Lilo & Stitch absolutely functions this way visually: it also comes very close to working on the same level as a story, although there are some major narrative flaws in the story that aren't really the result of pandering to any age group, but simply an awkward fact of following exposition and plot where they naturally lead, despite the rather gaping tonal conflicts that result. I specifically refer to the film's opening ten minutes, set on the capitol planet of the Galactic Federation, where the rogue scientist Dr. Jumba (David Ogden Stiers, in the last of his five Disney animated features; he'd continue to play the character in the spin-off media) is on trial for illegally creating an abnormal genetic experiment, code-named 626: a little blue thing with four arms, floppy oval ears, graceful feathery spines on its back, and a program for wanton, total destruction and invulnerability coded right into its DNA (the little dude is voiced by Chris Sanders, as a matter of fact, and he's still at it, when necessary; maybe indicating that his falling out with Disney wasn't as bad as that, or maybe just that he likes a fat paycheck, or that he has too much love for the character to see another damage it).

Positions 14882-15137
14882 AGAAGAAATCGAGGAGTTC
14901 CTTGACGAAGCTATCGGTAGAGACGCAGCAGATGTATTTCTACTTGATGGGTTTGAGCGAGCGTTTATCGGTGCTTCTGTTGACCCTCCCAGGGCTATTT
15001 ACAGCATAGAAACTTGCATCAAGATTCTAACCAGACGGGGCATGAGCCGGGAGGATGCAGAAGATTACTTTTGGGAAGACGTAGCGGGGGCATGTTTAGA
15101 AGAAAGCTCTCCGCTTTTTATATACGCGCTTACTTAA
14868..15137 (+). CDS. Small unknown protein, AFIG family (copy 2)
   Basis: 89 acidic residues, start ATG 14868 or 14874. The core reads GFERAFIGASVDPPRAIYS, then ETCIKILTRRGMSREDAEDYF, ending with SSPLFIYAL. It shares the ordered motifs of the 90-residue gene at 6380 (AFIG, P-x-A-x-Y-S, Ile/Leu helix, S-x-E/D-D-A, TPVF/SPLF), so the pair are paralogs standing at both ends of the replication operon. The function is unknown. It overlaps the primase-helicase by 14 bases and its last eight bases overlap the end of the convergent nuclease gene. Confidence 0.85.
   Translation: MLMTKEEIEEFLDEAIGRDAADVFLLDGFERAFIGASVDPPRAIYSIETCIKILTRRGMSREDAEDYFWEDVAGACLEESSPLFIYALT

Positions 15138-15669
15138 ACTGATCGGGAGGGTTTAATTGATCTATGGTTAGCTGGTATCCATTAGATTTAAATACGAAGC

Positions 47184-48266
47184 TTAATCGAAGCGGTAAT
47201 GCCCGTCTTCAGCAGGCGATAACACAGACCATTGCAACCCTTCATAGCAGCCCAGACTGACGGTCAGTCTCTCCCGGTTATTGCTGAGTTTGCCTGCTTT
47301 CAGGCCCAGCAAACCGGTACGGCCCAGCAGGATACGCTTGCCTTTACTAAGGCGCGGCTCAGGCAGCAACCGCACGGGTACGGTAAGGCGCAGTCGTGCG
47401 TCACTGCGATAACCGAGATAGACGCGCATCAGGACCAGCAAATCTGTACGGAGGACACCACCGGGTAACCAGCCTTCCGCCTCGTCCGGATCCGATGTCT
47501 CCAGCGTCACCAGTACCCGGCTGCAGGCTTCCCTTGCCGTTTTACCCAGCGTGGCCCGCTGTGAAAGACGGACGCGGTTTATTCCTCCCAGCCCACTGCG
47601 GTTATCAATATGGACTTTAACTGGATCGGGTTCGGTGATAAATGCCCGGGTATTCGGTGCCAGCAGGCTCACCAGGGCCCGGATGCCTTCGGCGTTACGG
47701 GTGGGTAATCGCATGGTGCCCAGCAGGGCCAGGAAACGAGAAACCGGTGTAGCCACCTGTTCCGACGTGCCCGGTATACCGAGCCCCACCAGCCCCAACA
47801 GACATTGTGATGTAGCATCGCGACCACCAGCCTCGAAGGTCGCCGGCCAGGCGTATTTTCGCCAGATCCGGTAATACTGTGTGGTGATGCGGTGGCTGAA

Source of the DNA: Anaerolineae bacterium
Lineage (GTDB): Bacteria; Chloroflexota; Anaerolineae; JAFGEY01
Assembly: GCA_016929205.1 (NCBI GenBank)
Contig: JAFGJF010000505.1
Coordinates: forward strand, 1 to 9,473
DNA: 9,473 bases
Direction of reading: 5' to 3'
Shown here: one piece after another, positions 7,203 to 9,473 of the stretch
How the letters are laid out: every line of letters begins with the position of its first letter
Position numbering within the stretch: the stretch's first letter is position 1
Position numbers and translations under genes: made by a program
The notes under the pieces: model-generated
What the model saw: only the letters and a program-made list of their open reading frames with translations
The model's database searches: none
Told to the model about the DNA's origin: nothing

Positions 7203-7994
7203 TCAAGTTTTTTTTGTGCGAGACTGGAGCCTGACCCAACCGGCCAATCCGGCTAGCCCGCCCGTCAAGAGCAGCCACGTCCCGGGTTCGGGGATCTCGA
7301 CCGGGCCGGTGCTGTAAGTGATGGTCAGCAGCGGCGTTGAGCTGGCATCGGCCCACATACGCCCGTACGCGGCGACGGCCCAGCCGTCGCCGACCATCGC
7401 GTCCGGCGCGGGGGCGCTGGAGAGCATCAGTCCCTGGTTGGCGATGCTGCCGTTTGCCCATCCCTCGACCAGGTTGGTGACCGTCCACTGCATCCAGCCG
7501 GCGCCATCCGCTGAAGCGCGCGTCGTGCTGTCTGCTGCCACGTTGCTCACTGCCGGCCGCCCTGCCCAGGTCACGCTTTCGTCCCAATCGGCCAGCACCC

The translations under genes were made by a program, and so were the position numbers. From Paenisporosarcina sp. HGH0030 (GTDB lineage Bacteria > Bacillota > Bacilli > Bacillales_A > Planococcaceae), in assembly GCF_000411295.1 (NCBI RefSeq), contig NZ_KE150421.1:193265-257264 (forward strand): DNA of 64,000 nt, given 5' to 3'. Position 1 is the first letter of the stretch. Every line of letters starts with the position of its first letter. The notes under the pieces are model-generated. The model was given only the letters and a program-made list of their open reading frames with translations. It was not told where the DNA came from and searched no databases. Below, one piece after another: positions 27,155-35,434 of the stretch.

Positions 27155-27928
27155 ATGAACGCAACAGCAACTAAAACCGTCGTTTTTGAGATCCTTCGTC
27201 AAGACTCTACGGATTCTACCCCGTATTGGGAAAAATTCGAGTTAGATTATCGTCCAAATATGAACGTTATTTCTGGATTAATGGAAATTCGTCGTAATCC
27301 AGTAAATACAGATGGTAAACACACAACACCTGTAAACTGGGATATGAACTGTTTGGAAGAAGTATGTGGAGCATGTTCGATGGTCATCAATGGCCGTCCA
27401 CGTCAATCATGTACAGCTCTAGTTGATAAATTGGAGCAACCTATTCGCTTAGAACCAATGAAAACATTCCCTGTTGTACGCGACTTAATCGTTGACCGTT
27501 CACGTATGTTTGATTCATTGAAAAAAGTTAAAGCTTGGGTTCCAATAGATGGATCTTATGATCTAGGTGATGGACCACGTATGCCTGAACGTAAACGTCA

For his crimes, Jumba is sentenced to prison, and 626 to extermination; but he's a tricky bugger and quickly escapes, jacking an escape pod and fleeing to a distant water planet full of uncivilised animals (as is usually the case in sci-fi comedies when a water planet is full of uncivilised animals, they're talking about Earth). There's very little way that the "destructive alien meets, befriends lonely human girl" plot could work without this or similar set-up; yet the opening sequence of Lilo & Stitch exists on a much different plane than the rest of the film. It is like nothing so much as a little tykes version of the Star Wars universe, enlivened by customarily excellent Disney animation; and though it is successfully comic, it jars so badly with the Hawai'i scenes that I'd just as soon think of it as a castaway bit from an entirely different movie - one that is genuinely juvenile and childish, and not in the good way that I was just talking about.